USA Swimming Grants To Help Teach Swimming

USA Swimming Grants To Help Teach Swimming

Courtesy of Centers for Disease Control and Prevention, National Center for Injury Prevention and Control.

From 2005-2014, there were an average of 3,536 fatal unintentional drownings (non-boating related) annually in the United States or about ten deaths per day.

About one in five people who die from drowning are children 14 and younger. For every child who dies from drowning, another five receive emergency department care for nonfatal submersion injuries.

Nearly 80% of people who die from drowning are male.

Children ages 1 to 4 have the highest drowning rates. In 2014, among children 1 to 4 years old who died from an unintentional injury, one-third died from drowning. Among children ages 1 to 4, most drownings occur in home swimming pools.

Between 1999-2010, the fatal unintentional drowning rate for African Americans was significantly higher than that of whites across all ages. The disparity is most pronounced in swimming pools; African American children 5-19 drown in swimming pools at rates 5.5 times higher than those of whites. This disparity is greatest among those 11-12 years where African Americans drown in swimming pools at rates 10 times those of whites.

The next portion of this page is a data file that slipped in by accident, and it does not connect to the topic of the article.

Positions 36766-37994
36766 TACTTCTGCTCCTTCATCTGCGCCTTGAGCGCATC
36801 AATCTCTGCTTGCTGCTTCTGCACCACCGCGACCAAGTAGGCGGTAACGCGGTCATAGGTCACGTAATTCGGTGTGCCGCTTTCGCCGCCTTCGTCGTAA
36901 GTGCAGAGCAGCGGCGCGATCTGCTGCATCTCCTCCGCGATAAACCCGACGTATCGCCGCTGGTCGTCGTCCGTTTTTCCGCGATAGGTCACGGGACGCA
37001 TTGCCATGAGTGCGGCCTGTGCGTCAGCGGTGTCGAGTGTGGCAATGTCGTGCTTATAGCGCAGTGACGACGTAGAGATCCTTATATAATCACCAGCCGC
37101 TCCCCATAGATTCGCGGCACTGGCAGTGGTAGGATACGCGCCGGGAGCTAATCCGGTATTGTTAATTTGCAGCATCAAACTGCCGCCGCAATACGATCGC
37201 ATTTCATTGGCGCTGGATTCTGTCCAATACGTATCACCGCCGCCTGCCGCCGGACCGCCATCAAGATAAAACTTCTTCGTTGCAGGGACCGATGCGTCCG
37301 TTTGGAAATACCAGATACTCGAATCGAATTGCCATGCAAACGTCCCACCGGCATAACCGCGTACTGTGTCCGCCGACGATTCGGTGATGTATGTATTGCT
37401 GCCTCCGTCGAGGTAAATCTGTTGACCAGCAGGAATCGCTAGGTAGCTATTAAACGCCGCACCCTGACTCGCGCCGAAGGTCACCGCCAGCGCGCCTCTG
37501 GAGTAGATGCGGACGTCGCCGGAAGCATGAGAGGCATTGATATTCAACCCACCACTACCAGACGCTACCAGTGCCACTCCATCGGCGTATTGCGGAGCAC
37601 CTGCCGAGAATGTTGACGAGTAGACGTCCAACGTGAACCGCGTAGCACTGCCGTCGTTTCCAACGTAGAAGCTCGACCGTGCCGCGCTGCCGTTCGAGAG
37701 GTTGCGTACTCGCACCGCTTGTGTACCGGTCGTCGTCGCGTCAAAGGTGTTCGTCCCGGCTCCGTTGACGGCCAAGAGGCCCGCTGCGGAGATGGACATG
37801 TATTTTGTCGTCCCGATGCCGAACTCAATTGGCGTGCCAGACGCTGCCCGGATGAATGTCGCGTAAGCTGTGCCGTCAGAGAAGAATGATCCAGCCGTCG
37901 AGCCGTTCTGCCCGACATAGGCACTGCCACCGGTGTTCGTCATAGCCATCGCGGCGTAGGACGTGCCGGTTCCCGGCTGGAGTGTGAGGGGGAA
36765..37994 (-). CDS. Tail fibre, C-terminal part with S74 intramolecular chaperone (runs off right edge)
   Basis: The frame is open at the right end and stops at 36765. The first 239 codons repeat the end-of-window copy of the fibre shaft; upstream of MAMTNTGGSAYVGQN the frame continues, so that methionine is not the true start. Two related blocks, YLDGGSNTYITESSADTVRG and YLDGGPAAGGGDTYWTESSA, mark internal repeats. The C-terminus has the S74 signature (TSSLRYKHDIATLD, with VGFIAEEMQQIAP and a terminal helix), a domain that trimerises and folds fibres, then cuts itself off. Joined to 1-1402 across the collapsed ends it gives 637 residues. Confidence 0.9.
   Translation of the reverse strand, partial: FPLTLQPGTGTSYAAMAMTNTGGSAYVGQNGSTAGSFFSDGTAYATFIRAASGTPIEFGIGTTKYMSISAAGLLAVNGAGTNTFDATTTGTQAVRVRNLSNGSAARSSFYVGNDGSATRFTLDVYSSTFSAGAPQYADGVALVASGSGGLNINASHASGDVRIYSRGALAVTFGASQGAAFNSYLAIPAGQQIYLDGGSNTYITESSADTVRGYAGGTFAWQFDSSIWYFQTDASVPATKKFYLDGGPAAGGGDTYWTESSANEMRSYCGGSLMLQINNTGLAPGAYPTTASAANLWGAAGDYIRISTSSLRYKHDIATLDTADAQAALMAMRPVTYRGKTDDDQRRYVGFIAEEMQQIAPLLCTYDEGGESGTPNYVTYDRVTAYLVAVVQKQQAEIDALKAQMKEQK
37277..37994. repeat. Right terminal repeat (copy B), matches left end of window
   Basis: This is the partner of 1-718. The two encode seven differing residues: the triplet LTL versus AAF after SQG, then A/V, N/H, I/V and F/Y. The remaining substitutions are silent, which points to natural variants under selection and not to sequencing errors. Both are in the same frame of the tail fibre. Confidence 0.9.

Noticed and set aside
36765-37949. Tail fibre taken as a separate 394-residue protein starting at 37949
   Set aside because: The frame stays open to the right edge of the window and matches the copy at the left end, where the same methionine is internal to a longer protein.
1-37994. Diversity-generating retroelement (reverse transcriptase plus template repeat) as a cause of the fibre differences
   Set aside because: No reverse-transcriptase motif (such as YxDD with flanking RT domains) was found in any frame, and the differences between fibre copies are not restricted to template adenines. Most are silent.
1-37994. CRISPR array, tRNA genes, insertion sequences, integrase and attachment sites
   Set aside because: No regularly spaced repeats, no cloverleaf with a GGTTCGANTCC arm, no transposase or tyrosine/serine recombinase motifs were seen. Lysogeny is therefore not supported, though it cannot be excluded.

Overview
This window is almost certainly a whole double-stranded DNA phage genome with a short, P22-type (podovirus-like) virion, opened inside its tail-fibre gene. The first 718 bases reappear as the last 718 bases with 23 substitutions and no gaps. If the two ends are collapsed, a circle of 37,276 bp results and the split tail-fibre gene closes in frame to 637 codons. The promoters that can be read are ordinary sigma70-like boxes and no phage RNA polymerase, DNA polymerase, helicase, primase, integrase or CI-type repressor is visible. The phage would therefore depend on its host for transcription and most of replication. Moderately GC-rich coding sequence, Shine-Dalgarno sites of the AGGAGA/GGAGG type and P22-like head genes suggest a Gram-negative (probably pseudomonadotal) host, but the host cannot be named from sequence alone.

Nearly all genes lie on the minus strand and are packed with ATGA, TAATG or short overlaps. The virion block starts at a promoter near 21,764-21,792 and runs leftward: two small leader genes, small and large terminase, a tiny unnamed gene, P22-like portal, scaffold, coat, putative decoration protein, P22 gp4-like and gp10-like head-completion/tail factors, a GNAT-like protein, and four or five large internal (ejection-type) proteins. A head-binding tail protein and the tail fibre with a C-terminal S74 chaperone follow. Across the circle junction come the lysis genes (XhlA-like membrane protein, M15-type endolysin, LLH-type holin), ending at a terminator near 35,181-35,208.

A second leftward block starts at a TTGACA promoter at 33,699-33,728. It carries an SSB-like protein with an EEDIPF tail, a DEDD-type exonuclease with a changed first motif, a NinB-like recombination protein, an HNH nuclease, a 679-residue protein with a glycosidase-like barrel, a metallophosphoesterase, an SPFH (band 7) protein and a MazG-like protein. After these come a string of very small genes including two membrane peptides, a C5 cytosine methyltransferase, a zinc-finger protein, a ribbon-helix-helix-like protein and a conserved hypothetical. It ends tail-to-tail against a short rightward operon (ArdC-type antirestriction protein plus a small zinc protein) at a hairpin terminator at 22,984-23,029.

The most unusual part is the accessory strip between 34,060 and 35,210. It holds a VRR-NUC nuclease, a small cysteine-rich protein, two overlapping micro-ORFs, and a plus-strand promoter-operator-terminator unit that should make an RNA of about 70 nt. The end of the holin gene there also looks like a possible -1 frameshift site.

Many adults and children report that they cannot swim.

People of different ages drown in different locations. For example, most children ages 1-4 drown in home swimming pools, but the percentage of drownings in lakes, rivers, seas and oceans increases with age.

More than half of fatal and nonfatal drownings among those 15 years and older (57% and 57% respectively) occurred in natural water settings.

To help swim lesson providers nationwide offer lessons to children who wouldn’t otherwise be able to afford them, the USA Swimming Foundation has awarded more than US$400,000 through its 2016 Make a Splash grant program. Since 2007 the Foundation has given more than US$4 million dollars to help fund learn-to-swim programs across the country.

Over the last 9 years, more than 4,000,000 children have received formalized swim instruction through Make a Splash local partners.

But who is teaching the adults and those who spend time around the water in natural water settings like lakes, rivers, seas and oceans?

Copyright © 2016 by World Open Water Swimming Association